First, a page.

In the drawings:
While the invention is susceptible to various modifications and alternative forms, specific embodiments are shown by way of example in the drawings and are described in detail herein. It should be understood, however, that the invention is not intended to be limited to the particular forms disclosed. Rather, the invention is to cover all modifications, equivalents, and alternatives falling within the spirit and scope of the invention as defined by the appended claims.
Referring now to the drawings, and initially to
The coin machine 14 includes a coin input area 16 which receives coins of mixed or single denomination from a user. The coin input area 16 allows the user of the coin machine 14 to deposit the user's coins which will ultimately be converted to some other sort of fund source (e.g., banknotes, credit to a smartcard, credit to an account, credit for purchases in the store containing the coin machine 14, etc.) that is available to the user. The coin input area 16 includes a coin tray that has a perforated plate 18, which helps to direct the coins to a coin processing area within the coin machine 14. A coin tray similar to that described which may be used in connection with the coin input area 16 of the coin machine 14 is described in greater detail in U.S. Pat. No. 4,964,495 entitled “Pivoting Tray For a Coin Sorter,” which issued on Oct. 23, 1990 and is incorporated herein by reference in its entirety.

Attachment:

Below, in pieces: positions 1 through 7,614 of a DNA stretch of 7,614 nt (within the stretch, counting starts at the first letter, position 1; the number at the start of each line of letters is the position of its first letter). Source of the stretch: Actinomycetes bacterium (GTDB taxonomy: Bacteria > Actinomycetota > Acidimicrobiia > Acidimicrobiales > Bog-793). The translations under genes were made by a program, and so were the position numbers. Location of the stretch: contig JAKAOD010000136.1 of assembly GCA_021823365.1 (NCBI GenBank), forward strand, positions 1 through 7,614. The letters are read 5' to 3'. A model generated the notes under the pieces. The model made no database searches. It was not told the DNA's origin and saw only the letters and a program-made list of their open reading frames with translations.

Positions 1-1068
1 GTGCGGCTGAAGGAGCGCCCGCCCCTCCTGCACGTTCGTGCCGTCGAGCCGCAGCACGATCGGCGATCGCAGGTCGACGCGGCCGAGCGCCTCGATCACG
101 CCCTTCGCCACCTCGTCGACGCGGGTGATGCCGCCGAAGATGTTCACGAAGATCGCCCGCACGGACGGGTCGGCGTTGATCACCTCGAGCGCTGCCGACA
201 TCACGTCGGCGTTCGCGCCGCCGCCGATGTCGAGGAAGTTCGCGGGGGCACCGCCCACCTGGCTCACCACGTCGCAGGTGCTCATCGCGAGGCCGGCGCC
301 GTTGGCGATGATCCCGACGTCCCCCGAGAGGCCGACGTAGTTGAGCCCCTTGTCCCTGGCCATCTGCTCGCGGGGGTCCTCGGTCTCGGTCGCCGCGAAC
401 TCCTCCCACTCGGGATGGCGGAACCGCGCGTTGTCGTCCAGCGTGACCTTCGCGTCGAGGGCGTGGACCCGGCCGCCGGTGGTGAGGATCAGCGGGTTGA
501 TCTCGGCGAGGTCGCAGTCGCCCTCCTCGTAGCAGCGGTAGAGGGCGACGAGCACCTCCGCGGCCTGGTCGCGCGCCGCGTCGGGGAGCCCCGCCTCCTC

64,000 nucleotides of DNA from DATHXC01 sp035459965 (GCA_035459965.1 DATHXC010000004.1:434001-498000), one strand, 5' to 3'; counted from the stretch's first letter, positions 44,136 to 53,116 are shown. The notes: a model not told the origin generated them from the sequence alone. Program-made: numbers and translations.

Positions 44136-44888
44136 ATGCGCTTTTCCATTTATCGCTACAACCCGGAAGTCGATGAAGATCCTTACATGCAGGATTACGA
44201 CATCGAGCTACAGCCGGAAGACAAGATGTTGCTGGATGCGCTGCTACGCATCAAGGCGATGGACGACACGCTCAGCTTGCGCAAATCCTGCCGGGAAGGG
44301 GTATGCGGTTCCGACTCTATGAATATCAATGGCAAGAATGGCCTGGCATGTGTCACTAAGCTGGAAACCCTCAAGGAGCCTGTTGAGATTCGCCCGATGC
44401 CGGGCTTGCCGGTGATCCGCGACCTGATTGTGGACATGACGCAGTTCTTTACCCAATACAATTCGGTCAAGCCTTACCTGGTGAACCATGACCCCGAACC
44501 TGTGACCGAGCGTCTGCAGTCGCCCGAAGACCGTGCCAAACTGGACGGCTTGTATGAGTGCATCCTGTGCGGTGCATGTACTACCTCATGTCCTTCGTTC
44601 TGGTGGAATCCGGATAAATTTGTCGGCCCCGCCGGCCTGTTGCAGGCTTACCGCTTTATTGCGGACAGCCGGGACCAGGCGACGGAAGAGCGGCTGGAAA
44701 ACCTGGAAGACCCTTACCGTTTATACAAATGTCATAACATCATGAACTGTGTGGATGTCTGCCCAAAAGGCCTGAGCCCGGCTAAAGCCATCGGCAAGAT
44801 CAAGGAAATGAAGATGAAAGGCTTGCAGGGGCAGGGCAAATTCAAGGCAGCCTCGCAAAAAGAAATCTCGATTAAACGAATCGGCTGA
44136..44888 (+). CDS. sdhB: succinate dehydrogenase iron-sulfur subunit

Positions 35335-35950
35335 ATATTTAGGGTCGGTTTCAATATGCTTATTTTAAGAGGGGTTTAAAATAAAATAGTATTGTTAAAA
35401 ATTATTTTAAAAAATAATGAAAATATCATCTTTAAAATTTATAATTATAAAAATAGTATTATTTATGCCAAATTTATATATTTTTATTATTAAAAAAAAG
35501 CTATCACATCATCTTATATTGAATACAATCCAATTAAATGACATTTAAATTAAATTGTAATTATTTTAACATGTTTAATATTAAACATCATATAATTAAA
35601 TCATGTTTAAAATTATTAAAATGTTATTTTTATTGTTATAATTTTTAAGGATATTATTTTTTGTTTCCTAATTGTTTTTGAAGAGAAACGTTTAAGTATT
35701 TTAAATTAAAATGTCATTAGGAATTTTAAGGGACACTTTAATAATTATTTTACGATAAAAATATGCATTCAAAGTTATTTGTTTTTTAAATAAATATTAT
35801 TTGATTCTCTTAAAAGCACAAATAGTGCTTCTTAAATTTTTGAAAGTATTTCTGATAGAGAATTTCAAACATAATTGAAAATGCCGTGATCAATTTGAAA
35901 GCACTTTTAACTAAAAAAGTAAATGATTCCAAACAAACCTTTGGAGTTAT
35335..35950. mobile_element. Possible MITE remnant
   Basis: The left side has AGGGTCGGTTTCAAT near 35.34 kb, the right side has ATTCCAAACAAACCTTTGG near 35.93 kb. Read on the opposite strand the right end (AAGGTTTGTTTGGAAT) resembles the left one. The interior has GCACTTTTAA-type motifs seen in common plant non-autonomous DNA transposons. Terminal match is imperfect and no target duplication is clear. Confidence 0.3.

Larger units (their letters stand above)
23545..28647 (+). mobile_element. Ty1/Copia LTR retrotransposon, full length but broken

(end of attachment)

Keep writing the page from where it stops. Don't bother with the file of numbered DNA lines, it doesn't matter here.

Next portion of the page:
A touch screen 20, or other user-input device, is included in the frontal area of the coin machine 14 to provide inputs from the machine user and to display outputs for viewing by the user. In addition to the touch screen 20, the coin machine 14 may also include a mechanical keyboard or buttons to receive such inputs.
The coin machine 14 further includes a media slot 22 into which the user may insert an account card (e.g., a bank card such as an ATM card, an identification card including the type distributed by grocery stores, smartcards, etc.). The media slot 22 is coupled to a media reader device or a media reader/writer device in the coin machine 14 that is capable of reading from or writing to one or more types of media including ATM cards, credit card, smartcards, or other types of media cards. This media may include various types of memory storage technology such as magnetic storage, solid state memory devices, and optical devices. The touch screen 20 typically provides the user with a menu of options which prompts the user to carry out a series of actions for identifying the user by displaying certain commands and requesting that the user depress touch keys on the touch screen 20 (e.g., a user PIN, account number, etc.).